To be sure, there will always be a role for skillful catheter ablation in the left and right atrium. Just not as much as is being done now. Too often, AF ablation is not the right care.

JMM

13 comments

  1. What about those of us with perfect health (including good diet, right amount of exercise etc. )other than atrial fibrillation? I searched and searched for a way to resolve my afib without an ablation. I would love to know the underlying cause of my afib as I am a huge believer in addressing causes. If all of one’s other heart measures look great, blood pressure is fine, not overweight etc, what is the likely cause? For me, ablation 4 years ago gave me back my life.

    1. Hey Lisa, yours is a good question–and it gets to the classification of AF. There are patients, perhaps like you, with a focally-driven source of AF. It is almost like an SVT. These patients respond well to ablation. Focal source – focal treatment. But this scenario is rare. Most patients in the US do not have this kind of AF.

  2. I saw Dr Martin at Lahey in 2011 for my (Lone??) paroxysmal AF. Say hello for me.
    Dr Martin passed me along to his associate, Dr Bruce Hook for consideration for an ablation. I’ve had three ablations with him. I’ve felt that I’ve been taken good care of each time, but now questions arise.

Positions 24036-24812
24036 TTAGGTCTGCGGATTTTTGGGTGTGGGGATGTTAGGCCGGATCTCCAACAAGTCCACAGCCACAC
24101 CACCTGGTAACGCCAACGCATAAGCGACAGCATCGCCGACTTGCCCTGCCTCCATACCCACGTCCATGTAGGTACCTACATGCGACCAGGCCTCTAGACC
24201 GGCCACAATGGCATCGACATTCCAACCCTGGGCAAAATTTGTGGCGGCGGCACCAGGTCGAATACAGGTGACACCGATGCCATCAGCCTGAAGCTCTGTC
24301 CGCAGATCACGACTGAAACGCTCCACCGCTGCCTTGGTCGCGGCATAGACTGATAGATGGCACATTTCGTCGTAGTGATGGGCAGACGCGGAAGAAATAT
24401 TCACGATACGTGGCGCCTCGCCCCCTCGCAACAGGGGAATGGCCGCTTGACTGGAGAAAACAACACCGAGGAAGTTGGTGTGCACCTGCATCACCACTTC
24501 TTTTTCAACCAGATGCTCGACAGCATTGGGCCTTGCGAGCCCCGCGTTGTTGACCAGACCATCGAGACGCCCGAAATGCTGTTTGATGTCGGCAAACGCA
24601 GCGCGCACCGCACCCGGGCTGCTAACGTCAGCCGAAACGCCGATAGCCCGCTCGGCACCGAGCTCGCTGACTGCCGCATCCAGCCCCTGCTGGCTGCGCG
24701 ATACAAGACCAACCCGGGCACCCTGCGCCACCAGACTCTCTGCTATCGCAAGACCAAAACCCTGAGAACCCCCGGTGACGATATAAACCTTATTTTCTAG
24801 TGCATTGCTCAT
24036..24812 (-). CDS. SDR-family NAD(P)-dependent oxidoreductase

To what degree are arrhythmias subsequent to PVI (with cryo) iatrogenic?
    Is the spreading of “do less” philosophy being appropriately accompanied with a “do more” approach with respect to lifestyle coaching and other interventions for before-the-the-fact AF prevention? For before-next-time prevention?
    According to what I’ve been told, I have no risk factors.
    Perhaps all risk factors are not known?
    Perhaps there are factors that are a risk for some and not others? (Personalized medicine)

  3. I set up a medscape account when you started referencing it for some of your articles.

    But now they are refusing my login, and I am completely baffled re: how to get the account straightened out.

    Is there a way you can reference your pieces with going through Medscape?